“Ape in heels”
President Obama’s “baby mama”
Listing just a handful of the names former First Lady Michelle Obama has been called over the years demonstrates the racist, sexist, and dehumanizing insults women of color in politics learn to endure. Every year, more and more women of color obtain positions of power in the political atmosphere. This representation is necessary to combat the tidal wave of negativity against change, but also to encourage young girls to find and use their voice. After all, as Michelle Obama always says, “when they go low, we go high.”
As two women of color ourselves, we’d like to highlight a few women who have made major strides in politics recently, and the impact their representation has had on us as well as our community. With the help of a peer and a teacher close to our hearts, we dove deep into the lives of our role models while working on this piece. In such a divisive political climate, women of color have become more prominent than ever before, making it crucial to appreciate and acknowledge them.
Age: 31 years old
Ethnicity/Race: Puerto Rican
Position: U.S. Representative for New York’s 14th congressional district since 2019
Education: Boston University
Alexandria Ocasio-Cortez, or AOC, has become a figure of empowerment and inspiration for young women of color. The youngest congresswoman ever isn’t afraid to speak her mind and is known for her witty comebacks and sharp rhetoric, defying stereotypical gender norms along the way. In congressional hearings, she gets straight to the point as seen in the October congressional hearing with Facebook CEO Mark Zuckerberg. She called him out on Facebook’s controversial fact-checking update and his failure to condemn white supremacy.
Ocasio-Cortez’s work demonstrates her passion as an advocate for worthy causes. She helped create a committee in support of the New Green Deal and convinced many of the 2020 presidential candidates to support it as well. She single handedly raised $1 million for COVID relief to essential workers through an Instagram livestream. AOC is changing the field of politics and has a bright and revolutionary future ahead of her. Elizabeth Delgado, Social Studies teacher, explains, “[AOC is] part of the Democratic party, but she’s not there to maintain the status quo… she’s saying ‘I’m here to talk about the needs of our young people and I’m here to talk about the inequalities that still exist for women, and the double standards.’”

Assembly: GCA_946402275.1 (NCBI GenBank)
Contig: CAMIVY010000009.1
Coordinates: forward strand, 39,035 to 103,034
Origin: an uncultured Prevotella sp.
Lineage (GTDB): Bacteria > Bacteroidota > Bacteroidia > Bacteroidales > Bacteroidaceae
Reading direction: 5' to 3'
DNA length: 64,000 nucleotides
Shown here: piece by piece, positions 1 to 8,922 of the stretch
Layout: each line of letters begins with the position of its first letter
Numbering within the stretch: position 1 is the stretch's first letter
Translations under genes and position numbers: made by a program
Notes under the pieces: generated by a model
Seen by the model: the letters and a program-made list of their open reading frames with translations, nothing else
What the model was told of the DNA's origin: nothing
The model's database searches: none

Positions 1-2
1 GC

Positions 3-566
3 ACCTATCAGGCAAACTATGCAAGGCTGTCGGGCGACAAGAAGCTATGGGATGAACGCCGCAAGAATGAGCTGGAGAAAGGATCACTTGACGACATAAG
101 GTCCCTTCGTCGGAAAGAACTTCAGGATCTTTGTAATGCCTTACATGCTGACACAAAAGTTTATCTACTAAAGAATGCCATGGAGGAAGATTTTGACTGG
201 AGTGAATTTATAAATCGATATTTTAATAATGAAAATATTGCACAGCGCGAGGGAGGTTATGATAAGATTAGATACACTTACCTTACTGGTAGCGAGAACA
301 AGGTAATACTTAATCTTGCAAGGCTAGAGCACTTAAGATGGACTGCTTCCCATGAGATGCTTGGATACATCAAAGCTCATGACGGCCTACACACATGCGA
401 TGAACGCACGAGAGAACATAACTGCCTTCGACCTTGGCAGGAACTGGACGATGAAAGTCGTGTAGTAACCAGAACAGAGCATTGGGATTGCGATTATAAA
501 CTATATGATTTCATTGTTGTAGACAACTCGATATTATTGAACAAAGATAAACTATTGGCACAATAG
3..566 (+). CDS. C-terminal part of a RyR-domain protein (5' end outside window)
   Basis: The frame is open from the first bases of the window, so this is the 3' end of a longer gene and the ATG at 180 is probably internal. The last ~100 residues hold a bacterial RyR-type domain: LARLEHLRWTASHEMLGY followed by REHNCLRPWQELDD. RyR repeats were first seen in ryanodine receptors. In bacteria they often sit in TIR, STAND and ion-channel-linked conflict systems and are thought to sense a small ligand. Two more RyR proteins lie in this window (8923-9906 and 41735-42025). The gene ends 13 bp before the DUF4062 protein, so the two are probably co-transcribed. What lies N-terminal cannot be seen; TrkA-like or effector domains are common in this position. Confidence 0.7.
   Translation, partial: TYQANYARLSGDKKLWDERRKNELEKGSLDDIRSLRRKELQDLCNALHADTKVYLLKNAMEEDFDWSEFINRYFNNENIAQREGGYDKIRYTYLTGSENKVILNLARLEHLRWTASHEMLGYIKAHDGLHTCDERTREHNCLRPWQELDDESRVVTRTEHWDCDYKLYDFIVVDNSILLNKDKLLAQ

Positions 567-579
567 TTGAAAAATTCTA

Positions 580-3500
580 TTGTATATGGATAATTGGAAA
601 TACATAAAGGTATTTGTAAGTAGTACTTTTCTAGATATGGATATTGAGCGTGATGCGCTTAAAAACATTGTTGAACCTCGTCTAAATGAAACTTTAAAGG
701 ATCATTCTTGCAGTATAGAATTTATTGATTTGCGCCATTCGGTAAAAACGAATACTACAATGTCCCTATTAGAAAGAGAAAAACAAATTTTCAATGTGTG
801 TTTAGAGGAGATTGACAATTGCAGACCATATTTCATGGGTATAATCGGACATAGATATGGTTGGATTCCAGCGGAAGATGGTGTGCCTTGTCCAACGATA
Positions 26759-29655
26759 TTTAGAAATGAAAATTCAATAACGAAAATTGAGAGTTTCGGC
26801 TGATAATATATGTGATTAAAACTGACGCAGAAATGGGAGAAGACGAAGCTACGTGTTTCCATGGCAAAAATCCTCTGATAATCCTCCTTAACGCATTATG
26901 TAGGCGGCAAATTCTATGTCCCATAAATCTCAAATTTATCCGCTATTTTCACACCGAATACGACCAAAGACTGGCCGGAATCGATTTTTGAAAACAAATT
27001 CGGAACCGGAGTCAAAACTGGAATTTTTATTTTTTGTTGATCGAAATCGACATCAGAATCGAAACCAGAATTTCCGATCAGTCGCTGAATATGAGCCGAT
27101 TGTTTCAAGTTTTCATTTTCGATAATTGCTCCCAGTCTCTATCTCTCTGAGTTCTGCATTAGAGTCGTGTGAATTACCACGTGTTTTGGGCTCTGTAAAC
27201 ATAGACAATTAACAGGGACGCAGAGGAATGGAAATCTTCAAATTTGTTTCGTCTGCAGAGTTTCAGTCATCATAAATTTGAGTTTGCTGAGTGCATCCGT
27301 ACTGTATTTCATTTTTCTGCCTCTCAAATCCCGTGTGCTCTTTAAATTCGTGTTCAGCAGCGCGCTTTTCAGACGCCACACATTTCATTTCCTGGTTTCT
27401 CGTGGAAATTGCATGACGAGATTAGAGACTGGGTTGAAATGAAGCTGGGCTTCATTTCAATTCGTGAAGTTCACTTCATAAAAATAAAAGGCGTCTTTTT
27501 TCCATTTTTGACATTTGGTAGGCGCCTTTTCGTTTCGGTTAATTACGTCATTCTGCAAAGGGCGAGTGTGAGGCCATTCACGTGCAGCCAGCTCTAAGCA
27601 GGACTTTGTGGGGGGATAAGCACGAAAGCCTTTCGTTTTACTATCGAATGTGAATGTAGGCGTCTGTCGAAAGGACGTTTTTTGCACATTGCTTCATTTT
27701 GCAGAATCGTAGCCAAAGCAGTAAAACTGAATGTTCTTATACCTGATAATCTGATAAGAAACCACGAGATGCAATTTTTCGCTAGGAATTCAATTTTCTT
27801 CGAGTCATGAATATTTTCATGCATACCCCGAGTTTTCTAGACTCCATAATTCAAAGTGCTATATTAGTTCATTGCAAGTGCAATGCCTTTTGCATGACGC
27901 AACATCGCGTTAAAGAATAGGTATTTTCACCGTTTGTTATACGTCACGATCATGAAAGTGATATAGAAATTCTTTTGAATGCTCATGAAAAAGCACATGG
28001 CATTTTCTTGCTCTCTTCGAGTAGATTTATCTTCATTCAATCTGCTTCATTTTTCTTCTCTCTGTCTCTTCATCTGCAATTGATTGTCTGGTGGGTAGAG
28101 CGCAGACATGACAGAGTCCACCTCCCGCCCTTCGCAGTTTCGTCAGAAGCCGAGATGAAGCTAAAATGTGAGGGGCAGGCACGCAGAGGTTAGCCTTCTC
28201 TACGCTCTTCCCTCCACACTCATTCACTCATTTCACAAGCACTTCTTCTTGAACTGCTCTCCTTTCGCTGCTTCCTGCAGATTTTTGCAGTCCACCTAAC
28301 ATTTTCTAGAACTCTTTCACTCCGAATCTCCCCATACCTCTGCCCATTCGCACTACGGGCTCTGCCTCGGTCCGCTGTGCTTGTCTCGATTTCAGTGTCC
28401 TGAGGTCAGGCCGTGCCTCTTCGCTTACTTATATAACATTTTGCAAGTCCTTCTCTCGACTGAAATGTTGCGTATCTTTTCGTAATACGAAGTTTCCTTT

Indeed, in addition to her work in politics, AOC holds the door open for younger generations to become interested in their local and national government. Syeda Khan, Senior, says, “Gen Z is the most diverse generation in the United States so far. It’s amazing that we don’t have to wait until our generation climbs up the ladder in order to see representation. Right now AOC is the most well known woman of color in office, but as the years progress there definitely will be more.”
Age: 38 years old
Ethnicity/Race: Somali American
Position: U.S. Representative for Minnesota’s 5th congressional district since 2019
Education: North Dakota State University
Representative Omar is the first Somali America, first African born American, and one of the first Muslim American congress woman. Elizabeth Delgado offered her thoughts on Omar as well. “That older generation was taught that you have to be colorblind. So for them, that was the right thing to do; you don’t address race, you don’t talk about it, you just treat others with respect and love and that’s it… Being colorblind is not okay because you’re dismissing a whole person’s identity and experiences.” Omar embraces her ethnicity, often using it as a platform for reaching out to young voters of color.
Illhan Omar has only been in office for a year, but the impacts she’s had have been far reaching. So far she has introduced 20 bills and amendments, passed 12 to the House of Representatives, and has co-sponsored 371 bills. Representative Omar has passed amendments in regards to climate change, prison reform, government transparency, and welfare for low-income constituents. In the House, she is known for her passionate, progressive ideals. Omar is present within her community and genuinely advocates and cares for her constituents. She offers a fresh perspective when it comes to passing legislation in the House.
Age: 46 years old
Position: U.S. Representative for Massachusetts’s 7th congressional district since 2019